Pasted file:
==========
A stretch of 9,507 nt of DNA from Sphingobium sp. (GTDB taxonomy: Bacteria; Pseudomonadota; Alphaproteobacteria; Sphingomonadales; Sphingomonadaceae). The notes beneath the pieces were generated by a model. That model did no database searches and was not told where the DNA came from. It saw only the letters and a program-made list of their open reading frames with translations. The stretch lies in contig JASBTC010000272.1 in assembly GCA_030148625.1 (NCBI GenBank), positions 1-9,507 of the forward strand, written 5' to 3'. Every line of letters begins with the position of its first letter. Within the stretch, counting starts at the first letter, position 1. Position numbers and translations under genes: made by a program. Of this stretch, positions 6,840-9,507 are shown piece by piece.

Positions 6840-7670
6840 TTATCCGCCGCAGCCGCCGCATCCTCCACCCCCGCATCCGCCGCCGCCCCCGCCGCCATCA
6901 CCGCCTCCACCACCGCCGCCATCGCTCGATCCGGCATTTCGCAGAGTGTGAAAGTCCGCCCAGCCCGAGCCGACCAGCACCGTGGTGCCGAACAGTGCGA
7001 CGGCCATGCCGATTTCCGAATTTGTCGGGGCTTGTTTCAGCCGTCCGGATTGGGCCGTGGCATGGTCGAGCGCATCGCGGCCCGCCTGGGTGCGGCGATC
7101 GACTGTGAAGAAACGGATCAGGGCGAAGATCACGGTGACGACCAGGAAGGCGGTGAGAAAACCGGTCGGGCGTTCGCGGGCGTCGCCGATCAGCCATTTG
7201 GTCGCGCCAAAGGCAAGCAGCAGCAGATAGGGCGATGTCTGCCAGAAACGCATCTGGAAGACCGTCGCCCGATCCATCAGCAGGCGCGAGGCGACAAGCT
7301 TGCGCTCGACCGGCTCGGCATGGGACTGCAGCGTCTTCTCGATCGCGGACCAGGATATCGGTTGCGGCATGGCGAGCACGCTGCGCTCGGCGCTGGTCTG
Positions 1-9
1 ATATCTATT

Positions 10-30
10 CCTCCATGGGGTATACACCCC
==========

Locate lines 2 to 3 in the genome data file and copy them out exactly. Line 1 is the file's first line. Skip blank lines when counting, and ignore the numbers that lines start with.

Positions 6840-7670
6840 TTATCCGCCGCAGCCGCCGCATCCTCCACCCCCGCATCCGCCGCCGCCCCCGCCGCCATCA